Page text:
The cash register has never been busier at Radman’s Produce Market in San Francisco. At 201 Turk St., it’s located smack in the middle of the Tenderloin district, a neighborhood associated with homelessness, substance abuse and extreme poverty and one that you don’t want to be wandering around late at night. Within a two-block radius of Radman’s corner store, police recorded 730 crimes within the past six months.
All of which makes the offerings on owner Fadhl Radman’s shelves even more surprising. He doesn’t peddle the junk food, liquor, cigarettes and pornographic magazines that are the primary items sold at many other bodegas in the area. According to a 2011 count, there are 270 outlets selling tobacco in the district — more than one quarter of all the outlets in the entire city, all condensed in a couple blocks.
“Poison, it’s just poison” is how resident Steve Tennis defines what’s in stock at many other corner stores. “Mothers with little kids in their arms [or] in their strollers. What is the first thing these children see that are two, three years old? Candy, alcohol, dirty books. Nothing healthy,” he tells New American Media. “If this is your experience, week in and week out, it doesn’t take long for you to get hard wired to that food source.”
Because of recent renovations to the store he’s operated since 1998, Radman now sells fresh fruits and vegetables, many farmed in the nearby Central Valley, and has a butcher cutting and grinding meats. He stocks 50 types of fresh produce — staples like apples, oranges, bananas, grapes and tomatoes and less familiar items like celery, broccoli, red lettuce, Italian parsley and kale. It’s made his 2,250-square-foot store a much-needed island of greenery in the impoverished district.
“The whole idea is to try to modify people’s eating habits,” Radman tells the San Francisco Examiner. “Build up their interest in fruits and vegetables.” At the same time, he can improve his bottom dollar, gaining a bigger profit from produce with a higher sales margin.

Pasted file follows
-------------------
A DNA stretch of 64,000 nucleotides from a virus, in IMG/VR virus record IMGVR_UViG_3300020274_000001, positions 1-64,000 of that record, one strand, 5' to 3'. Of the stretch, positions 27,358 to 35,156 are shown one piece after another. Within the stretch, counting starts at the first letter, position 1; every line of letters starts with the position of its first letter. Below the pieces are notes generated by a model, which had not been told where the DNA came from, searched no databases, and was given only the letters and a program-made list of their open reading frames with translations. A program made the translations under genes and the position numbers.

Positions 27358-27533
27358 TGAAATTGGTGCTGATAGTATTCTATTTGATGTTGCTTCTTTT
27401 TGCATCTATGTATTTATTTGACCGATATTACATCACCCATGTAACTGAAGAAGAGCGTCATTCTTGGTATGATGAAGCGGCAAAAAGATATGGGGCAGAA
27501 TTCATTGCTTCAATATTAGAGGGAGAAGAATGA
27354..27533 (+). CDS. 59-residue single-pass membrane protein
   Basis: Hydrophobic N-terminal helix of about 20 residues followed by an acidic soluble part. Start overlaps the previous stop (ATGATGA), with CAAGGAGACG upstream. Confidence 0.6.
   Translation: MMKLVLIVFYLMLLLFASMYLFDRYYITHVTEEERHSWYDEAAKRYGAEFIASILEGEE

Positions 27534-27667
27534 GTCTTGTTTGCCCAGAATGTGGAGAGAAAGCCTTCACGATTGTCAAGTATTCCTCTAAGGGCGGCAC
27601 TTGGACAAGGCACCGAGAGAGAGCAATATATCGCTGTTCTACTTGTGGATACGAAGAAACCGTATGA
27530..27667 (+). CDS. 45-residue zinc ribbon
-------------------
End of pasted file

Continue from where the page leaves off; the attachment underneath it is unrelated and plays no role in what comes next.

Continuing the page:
Unable to persuade a full-service supermarket to open nearby, the Tenderloin has always struggled with nutritional offerings. The changes to Radman’s store were backed by a city program known as Healthy Retail SF, a $60,000 effort to fix up five stores in San Francisco neighborhoods defined as food deserts, a low-income area lacking healthy food providers. Healthy Retail SF simply looked at existing retailers in the community and invested in the best assets: the bodegas. The collaborative effort between the Mayor’s Office, the Office of Economic and Workforce Development (OEWD) and the Department of Public Health, gives funds and business advice about how to reconfigure shelving and store layout, upgrade refrigerator units and advertise successfully.
“Small investments can go a long way towards creating healthier and more sustainable communities,” Joaquin Torres, OEWD’s deputy director, writes in an email.
After the new upgrades are installed and stores reopen, the next challenge is ensuring the business’s long-term stability. The program’s backers liken their efforts to a three-sided stool: community engagement, physical redesign and business development. Without any of the three, the plan teeters over.
A 2012 survey found that 57 percent of Tenderloin citizens do most of their shopping in other parts of San Francisco. That purchasing power — two-thirds of residents spend more than $100 a month on groceries — means that about $11 million leaves the Tenderloin every year. Redirecting those dollars from Safeway and other supermarkets back into local businesses isn’t easy, but so far, the city’s efforts have gained traction. One store has increased overall sales by 23 percent since the remodel, and all the locations have documented increase in the number of sales of healthy fruit.
You can’t change neighborhoods overnight. But as Healthy Retail SF is finding, adding produce to bodega shelves is a good place to start.